Sites that are designed for a global audience usually have language encoding that lists the type of content on a page with the opening header:

<html lang="en" xml:lang="en" xmlns="">

Recently we noticed that an issue with sites whose language encoding listed within the header did not match the hreflang designation.

The site was targeting the UK but had language encoding for “en-us” as opposed to just “en-gb.” This caused it to conflict with the US site and for the US version to appear within search results.

At seoClarity, we recommend crawling all pages and checking to make sure each page has the correct language encoding designated on each site.

If language encoding conflicts, search engines can get "confused,” resulting in incorrect indexing or not getting indexed at all.

7. Missing or Wrong “x-default”

The usage of the “x-default” is one of the most debated topics in SEO. An “x-default” tells Google where to send traffic when none of the hreflang tags apply and its purpose is primarily a UX concern.

Google recommends the “x-default” as:

"...signals to our algorithms that this page doesn’t target any specific language or locale and is the default page when no other page is better suited.

So, do you need to use an “x-default” on your site?

Sites appear outside of any specified region or market regardless of whether they are contained with your hreflang tags.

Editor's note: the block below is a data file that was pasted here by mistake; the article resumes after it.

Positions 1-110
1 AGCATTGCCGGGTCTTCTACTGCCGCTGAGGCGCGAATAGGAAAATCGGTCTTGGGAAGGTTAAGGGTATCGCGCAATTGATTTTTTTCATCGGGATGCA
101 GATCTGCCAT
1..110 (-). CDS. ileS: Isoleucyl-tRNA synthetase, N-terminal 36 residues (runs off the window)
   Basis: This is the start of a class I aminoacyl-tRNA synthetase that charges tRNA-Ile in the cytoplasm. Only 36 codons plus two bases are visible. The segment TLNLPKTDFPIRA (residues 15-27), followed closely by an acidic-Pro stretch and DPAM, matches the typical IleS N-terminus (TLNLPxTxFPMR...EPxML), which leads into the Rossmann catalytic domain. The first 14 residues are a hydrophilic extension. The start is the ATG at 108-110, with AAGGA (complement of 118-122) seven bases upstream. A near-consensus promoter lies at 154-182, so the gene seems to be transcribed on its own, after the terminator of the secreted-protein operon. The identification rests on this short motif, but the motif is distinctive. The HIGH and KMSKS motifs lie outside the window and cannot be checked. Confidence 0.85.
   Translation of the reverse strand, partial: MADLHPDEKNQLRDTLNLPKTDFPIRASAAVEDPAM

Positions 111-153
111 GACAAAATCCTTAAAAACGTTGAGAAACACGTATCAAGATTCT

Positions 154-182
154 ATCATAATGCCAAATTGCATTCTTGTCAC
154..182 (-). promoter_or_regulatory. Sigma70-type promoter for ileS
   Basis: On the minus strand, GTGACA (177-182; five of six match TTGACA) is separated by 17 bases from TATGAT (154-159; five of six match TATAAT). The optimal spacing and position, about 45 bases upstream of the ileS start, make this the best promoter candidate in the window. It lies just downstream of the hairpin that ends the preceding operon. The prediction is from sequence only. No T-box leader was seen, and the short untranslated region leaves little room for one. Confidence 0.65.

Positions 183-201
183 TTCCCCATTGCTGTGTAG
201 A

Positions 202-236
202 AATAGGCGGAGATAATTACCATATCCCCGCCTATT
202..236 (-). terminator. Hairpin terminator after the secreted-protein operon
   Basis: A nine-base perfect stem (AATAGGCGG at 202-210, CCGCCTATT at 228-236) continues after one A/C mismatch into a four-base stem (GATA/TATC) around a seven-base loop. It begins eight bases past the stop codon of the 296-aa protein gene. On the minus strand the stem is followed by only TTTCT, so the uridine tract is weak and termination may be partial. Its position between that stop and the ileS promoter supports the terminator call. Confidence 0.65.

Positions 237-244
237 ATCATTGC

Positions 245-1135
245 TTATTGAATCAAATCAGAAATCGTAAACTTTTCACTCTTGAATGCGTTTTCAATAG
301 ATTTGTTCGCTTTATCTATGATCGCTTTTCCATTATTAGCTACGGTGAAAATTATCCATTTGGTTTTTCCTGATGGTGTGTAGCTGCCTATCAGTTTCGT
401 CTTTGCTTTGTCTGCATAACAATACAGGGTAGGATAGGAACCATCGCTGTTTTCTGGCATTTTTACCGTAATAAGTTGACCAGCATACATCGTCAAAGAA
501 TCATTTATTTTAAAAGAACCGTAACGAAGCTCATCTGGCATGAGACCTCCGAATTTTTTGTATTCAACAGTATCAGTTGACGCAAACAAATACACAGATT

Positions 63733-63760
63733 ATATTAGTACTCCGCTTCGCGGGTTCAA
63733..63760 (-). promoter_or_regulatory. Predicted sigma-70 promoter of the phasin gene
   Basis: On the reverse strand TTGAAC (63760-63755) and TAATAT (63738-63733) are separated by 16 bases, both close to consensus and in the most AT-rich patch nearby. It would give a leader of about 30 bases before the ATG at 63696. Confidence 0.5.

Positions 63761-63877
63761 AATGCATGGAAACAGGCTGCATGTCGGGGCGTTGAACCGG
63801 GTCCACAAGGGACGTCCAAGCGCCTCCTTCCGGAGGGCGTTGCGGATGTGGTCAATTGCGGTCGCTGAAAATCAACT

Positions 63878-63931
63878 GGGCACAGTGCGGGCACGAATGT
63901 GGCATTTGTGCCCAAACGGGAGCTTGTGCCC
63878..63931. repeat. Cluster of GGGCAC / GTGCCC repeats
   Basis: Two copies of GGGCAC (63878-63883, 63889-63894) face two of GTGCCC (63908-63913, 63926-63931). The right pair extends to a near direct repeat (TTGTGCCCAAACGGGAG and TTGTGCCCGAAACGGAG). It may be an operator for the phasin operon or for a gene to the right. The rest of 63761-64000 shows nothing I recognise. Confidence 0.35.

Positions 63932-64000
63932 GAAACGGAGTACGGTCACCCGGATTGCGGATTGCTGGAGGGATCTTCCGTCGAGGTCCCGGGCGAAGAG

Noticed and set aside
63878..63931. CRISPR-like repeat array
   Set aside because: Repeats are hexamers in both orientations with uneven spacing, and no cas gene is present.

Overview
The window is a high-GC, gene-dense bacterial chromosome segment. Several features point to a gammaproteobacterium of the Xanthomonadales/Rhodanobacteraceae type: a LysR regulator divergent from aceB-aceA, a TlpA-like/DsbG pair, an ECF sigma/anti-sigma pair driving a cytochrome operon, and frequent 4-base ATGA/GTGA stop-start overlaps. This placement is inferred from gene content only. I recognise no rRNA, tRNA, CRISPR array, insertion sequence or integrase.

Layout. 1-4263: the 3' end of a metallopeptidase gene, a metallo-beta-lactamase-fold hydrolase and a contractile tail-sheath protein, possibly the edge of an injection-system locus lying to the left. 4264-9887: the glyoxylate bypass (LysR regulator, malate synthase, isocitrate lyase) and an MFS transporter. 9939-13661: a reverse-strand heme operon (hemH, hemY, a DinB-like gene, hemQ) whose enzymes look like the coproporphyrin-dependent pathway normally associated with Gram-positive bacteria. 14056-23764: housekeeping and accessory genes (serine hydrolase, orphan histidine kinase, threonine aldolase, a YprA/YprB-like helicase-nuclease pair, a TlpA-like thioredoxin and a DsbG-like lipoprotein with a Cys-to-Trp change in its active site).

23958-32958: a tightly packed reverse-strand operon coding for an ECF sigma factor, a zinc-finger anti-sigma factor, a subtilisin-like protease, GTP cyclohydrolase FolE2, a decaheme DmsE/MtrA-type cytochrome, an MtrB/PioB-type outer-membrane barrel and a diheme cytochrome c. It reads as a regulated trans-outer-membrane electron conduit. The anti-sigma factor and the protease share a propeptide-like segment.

Our team found that pages continue to appear within Google search results outside those designated, which means that in these cases, Google chooses the preferred domain – which may not be the site you intend. For example, users from regions outside of your businesses core markets may seek to make a purchase.

We recommend listing the “x-default” to be the country selector. Using it this way ...

  • Ensures your audience gets directed to the right site or page; and,
  • Enables you to direct messaging to audiences for countries outside the specified region.

You will need to utilize browser location services to identify when to show the “x-default” to users. So far, no technology exists to help identify the correct “x-default” for a site.

We recommend analyzing traffic in each additional region to determine which version of the site is most preferable to make the best use of the “x-default.” Consider the following factors as part of your evaluation:

  • How consumers make purchases on your site
  • How your team handles traffic from outside regions
  • Any legalities about whether a product can be shown or sold into a specific country